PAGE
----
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Monday, November 1, 2010

Pride and Humility

I’ve been thinking about the pride cycle documented time and time again in the Book of Mormon.
The people experience times of prosperity, ease, and comfort. At first, they acknowledge their blessings as coming from God, but after a few years, this prosperity turns into pride, greed, and eventually wickedness and war. During the period of wickedness, the prophets heavily preach repentance and a turning back to traditional values. The resources they previously had are now gone and the people are more desolate. This lack of necessities is critical in turning the hearts of the people back to Christ and for the people to experience humility. They learn to live off of what they have and use things more efficiently. They then start to prosper in the land and the cycle repeats.
Examining these situations, I always thought of it as more of a personal or familial based cycle than an economic cycle that is seen in larger regions. These past few weeks I’ve been seeing this more on a national scale. The 1990s were fairly good to us, they created a sense of security. We estimated that with the economy doing so well, we would most likely earn more money in the future than what we were currently making. This drove us to feel comfortable buying homes we couldn’t afford; especially with all the incentives of buying homes in the early 2000s.
Now we see that many people are without resources. They are lacking the financial resources to carry on. They are also lacking the emotional and spiritual resources to find peace.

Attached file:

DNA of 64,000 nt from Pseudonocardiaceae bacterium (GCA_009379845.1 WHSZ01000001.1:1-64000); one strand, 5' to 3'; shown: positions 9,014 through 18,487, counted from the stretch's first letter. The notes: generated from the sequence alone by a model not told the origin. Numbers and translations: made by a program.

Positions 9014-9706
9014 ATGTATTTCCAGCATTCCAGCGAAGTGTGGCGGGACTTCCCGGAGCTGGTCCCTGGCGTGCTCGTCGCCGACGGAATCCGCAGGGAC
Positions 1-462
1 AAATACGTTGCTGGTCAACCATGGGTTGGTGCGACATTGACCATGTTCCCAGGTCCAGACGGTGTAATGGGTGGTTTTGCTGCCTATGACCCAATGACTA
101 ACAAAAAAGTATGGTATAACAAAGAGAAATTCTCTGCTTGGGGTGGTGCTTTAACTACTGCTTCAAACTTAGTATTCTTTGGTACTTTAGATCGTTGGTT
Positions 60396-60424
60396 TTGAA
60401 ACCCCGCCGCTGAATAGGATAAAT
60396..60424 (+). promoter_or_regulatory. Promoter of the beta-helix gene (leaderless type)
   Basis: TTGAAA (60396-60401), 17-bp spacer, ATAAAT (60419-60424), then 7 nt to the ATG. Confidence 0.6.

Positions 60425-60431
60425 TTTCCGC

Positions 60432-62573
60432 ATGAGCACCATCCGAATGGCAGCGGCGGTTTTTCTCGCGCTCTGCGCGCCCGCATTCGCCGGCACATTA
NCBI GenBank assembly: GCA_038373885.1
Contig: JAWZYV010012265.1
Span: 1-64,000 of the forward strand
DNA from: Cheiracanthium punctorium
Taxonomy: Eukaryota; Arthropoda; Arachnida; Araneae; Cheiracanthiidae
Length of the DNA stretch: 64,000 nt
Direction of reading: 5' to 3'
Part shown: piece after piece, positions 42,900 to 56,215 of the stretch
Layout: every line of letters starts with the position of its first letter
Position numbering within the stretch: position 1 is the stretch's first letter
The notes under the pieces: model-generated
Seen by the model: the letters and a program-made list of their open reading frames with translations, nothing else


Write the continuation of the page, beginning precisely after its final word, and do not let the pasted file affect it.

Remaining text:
When the Nephites were humbled, what was it that sent them to their knees? They were without goods and had very little food; they could have chosen to be depressed, addicted, or helpless. They could have blamed God, government, and neighbors. I’m sure they did pass blame, but they must have learned that sitting around blaming everyone doesn’t plant crops, build homes, or solve other problems. Some probably did choose depression, suicide, or some other malady. But SOME, the ones we want to look at, survived.
How did they survive? I think they must have decided to do what was necessary, not complain, and do the work. Once they were working, they gained an understanding that crops don’t grow themselves. They don’t plant themselves, water themselves, weed themselves, or self-harvest. They also learned that there were things beyond their control; the rain, the sun, the soil condition, the quality of the seed, the insects, and the animals. Thus, they learned that there was a force outside of themselves that they should reverence and show. This took time, but eventually their situations turned around and they found their needs met.
This applies to my life (and maybe yours) because I feel that I am in that spot where it’s time to choose. Do I choose to be upset and hopeless that my house has lost the value that it had when I bought it? Or do I choose to make updates to my home to increase its’ value?  When I see that my commission numbers are lower, do I blame the economy and enjoy extra time off? Or do I work harder to maximize the contracts I do have?
The problem that I see with our country is that it is far easier to blame someone else than it is to work, maximize current resources, and focus on solutions.
With that said, I must get back to work! This baby isn’t going to feed herself!

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